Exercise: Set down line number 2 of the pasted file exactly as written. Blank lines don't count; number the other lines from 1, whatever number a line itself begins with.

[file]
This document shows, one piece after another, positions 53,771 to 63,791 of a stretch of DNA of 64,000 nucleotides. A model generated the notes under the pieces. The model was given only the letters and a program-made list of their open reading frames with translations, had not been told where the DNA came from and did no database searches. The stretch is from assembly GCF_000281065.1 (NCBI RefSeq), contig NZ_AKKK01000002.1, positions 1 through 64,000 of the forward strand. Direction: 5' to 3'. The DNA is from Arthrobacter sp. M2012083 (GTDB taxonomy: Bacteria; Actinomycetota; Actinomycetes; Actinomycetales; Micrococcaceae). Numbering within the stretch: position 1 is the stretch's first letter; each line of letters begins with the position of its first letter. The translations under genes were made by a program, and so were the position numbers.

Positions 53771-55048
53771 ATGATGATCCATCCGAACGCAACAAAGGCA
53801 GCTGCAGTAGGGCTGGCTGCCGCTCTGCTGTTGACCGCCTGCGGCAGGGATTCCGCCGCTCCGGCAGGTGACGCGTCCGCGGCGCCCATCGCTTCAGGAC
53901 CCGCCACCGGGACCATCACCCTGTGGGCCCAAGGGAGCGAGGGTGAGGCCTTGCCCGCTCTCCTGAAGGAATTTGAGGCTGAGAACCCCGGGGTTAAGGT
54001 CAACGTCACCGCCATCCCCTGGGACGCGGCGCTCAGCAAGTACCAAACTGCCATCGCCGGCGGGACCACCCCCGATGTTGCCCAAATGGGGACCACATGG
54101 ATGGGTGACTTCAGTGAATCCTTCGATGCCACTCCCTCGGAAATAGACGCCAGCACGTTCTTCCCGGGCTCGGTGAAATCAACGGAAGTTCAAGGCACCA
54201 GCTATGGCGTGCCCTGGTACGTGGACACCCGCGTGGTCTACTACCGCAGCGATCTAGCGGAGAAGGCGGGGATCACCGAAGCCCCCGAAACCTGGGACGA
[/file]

Positions 53771-55048